Cover image: Roasted cheese pumpkin with venison and foie gras terrine by Chef Stephan Bogardus. © Kaori Mahajan WhereNYC
Bottom Line: Back from the brink of extinction, the beloved, local Long Island Cheese Pumpkin is slowly starting to regain its former glory. The two-day event at Jimmy’s No. 43, which included cooks, local food lovers and brewers, kicked off the campaign to save a slice of true Americana.
Review: Versatile, seasonal, nutritious and sustainable. Pumpkins are the ultimate autumn superfood. Savory or sweet, roasted or puréed, they can do it all. At New York City’s locavore shrine Jimmy’s No. 43 in the East Village, chefs and brewers showcased their ordinary-to-extraordinary creations using the humble cheese pumpkin.
“Go on. Have more,” Chef Sterling Smith urged. It was already my second helping, but I was greedily contemplating a third. Sterling’s Cheese Pumpkin Chili was ticking all the boxes. Aromatic and vibrant, it had the heat from ras el-hanout, a Moroccan spice mix, and lean, tender buffalo meat that seemed to melt in your mouth. With every spoonful, I could taste the spices, tender veggies and meat mixing with that delicious, creamy pumpkin taste. Sterling looked at me waiting for a response, but all I could do was grin and keep eating. It was one of the best chilli I had ever had. His second dish, the Cheese Pumpkin Harvest Salad, was also packed full of flavor. Sweet, salty, spicy and citrusy. It was a perfectly balanced symphony of different textures and flavors of pomegranate seeds, candied ginger, wheat berries, jalapeno, and apricots. I wondered why more restaurants didn’t serve salads as exciting as this.
I chased it down with a pint of Blue Point Brewery’s Cheese Pumpkin Stout. Notoriously bitter, brewer Jim Richard aimed instead for a more refreshing kind of dark ale that could carry the pumpkin flavor. An organizer of beer dinners, he often chooses to pair his brews with unusual but compatible dishes, including his Hop Illusion IPA with carrot cake! His Cheese Pumpkin Stout, however, was less-over-the-top for my weary taste buds. It really went well with Sterling’s chilli and harvest salad.
Besides rustic dishes and local brews, the Long Island Cheese pumpkin has a place on the menu of high-end restaurants. Chef Stephan Bogardus of North Fork Table & Inn tantalized our palettes with decadent canapés of cubed roasted cheese pumpkin with venison and foie gras terrine and toasted pumpkin seeds.
A native of North Fork, Long Island and bow hunter, Stephan took over the reigns at the restaurant after working in some New York’s top end kitchens including the River Café. His passion for local produce including the cheese pumpkin and relationship with the North Fork’s farmers and producers certainly showed in his dish. Rather than whizzing the pumpkin into a purée, the cubes still had a lovely bite that contrasted well with the softness of the terrine. The toasted seeds, also giving a nod to the no-waste kitchen philosophy, added a another dimension to the hors d’œuvres. The clever addition of Aleppo chili gave a zing to the whole dish but still allowed the cheese pumpkin to speak for itself.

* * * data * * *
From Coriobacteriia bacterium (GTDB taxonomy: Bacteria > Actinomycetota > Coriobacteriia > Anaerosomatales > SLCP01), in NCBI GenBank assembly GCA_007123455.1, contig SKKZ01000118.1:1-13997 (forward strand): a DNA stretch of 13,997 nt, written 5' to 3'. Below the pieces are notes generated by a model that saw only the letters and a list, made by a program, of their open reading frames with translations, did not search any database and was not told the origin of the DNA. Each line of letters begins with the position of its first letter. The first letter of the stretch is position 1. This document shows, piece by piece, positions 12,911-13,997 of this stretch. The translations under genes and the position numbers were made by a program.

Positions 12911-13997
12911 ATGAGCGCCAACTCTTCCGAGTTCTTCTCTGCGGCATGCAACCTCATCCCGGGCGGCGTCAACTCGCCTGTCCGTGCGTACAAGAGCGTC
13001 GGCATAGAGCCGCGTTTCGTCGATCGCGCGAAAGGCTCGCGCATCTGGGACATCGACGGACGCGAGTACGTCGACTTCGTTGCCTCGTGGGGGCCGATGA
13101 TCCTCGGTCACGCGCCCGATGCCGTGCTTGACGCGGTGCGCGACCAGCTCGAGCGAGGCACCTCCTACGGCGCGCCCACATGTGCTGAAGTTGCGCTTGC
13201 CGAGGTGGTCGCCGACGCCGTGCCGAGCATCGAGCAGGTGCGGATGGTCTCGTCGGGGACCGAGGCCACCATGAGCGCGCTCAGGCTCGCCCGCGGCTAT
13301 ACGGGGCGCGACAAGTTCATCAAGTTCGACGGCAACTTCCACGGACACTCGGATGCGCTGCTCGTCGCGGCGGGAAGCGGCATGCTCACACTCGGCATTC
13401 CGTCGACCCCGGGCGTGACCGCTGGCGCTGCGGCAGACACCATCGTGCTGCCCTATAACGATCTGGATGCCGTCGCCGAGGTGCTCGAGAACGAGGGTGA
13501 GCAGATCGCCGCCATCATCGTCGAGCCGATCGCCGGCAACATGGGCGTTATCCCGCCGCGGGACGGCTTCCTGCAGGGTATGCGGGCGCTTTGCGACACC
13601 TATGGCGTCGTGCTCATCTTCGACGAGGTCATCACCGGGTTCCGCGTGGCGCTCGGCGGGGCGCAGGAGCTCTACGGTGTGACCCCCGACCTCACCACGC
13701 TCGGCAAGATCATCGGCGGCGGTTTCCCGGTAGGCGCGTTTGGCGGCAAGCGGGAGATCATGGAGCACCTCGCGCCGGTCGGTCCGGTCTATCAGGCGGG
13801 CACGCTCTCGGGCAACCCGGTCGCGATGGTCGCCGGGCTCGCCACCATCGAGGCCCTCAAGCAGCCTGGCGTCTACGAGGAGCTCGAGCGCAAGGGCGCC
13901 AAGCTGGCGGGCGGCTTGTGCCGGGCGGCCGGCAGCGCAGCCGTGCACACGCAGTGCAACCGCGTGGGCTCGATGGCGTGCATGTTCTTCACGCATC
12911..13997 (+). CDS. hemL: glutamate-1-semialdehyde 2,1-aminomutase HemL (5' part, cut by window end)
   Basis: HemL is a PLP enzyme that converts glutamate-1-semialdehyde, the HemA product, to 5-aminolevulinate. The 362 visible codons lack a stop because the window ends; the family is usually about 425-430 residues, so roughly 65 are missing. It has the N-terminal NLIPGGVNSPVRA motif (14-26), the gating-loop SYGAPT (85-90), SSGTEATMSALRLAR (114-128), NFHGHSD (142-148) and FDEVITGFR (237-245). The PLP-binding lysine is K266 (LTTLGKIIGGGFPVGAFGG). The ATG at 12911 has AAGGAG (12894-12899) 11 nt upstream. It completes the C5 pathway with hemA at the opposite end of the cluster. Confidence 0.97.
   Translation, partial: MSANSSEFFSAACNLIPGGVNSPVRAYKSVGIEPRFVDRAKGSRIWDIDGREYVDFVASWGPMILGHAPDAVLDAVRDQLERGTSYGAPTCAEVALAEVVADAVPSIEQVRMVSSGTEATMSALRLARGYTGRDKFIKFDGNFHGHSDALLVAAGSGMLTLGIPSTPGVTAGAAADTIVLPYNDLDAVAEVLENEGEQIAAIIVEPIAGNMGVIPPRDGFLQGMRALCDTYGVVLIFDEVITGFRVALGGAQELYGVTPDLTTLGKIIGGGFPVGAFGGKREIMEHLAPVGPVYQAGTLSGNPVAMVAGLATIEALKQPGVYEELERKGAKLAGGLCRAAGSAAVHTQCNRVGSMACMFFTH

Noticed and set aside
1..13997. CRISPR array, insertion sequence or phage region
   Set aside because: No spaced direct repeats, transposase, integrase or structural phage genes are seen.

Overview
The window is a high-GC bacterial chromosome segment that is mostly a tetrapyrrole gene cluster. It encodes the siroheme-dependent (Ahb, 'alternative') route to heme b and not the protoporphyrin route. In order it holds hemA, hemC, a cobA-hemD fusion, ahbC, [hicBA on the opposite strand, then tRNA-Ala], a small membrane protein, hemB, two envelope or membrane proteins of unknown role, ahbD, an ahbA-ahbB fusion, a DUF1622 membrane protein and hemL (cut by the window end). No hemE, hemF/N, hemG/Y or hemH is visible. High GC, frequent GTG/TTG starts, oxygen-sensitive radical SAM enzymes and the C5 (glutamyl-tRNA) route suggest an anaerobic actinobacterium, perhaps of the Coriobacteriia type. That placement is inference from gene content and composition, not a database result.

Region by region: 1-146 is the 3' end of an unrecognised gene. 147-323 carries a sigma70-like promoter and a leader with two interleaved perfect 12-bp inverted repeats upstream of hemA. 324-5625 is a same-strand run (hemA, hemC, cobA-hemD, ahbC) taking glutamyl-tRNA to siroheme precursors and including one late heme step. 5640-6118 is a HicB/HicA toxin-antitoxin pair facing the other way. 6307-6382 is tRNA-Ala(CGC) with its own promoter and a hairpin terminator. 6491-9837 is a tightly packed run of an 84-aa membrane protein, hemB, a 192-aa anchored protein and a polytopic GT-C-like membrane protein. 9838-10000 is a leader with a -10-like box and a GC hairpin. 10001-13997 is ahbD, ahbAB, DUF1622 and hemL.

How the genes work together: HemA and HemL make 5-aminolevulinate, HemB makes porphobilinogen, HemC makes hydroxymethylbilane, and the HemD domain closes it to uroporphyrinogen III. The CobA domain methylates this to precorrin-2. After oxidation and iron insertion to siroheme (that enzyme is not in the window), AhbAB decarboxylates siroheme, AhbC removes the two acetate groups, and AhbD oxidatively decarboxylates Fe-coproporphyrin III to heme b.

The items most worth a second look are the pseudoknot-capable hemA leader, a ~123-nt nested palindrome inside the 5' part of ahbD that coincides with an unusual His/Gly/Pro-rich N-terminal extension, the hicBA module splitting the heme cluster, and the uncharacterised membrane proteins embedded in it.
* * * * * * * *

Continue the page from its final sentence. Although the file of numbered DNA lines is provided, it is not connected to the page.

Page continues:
Finally, Maya of Maya’s Jams, born and raised in Germany, started her business by building relationships with local farmers and was one of the first independent campaigners to save the Long Island Cheese Pumpkin. Her jam had a lovely creamy, pumpkin sweetness that could go on any scone with a generous dollop of clotted cream.
With so many great dishes, beers and jams, it seems implausible why this pumpkin, which got its name from its round cheese-like appearance, is endangered. Interestingly, it had little to do with the pumpkin’s taste but rather mechanization. Like the fate of many flat pumpkins, according to organizer, Cheryl Frey, larger companies preferred rounder varieties because it was easier to roll them on conveyor belts. As farmers neglected to save the seeds and companies’ supplies dwindled, the cheese pumpkin began fading away. It didn’t go unnoticed by some. Local botanist and seed conservationist Ken Ettlinger, whose mother favored the Long Island Cheese for her pumpkin pie, took it upon himself to resurrect the pumpkin before it was too late. As more like-minded enthusiasts like farmer Stephanie Gaylor joined the cause, the pumpkin made a comeback.
“In order to save the pumpkin; you have to eat it, ” explained Laura Luciano of Outeast Foodie and one the event’s organizers. This means educating chefs to use it and encouraging farmers to grow them. It boils down to generating a buzz, and eventually demand will increase.
The future of the cheese pumpkin is hopeful but still remains unclear. The campaign to save it still has work to do because of decades of gradual neglect. Thanks to technology, consumers can track the cheese pumpkin at local Green Markets using the app, but it will take local-producer supporting supermarkets like Whole Foods to really help it take off. But for that to happen, Laura said that conserving seeds and educating chefs is the best way to ensure its continued success. “It has to be more than saving a pumpkin,” she said. “You have to generate awareness and enthusiasm.”
For more information on the cheese pumpkin events, visit Out East Foodie.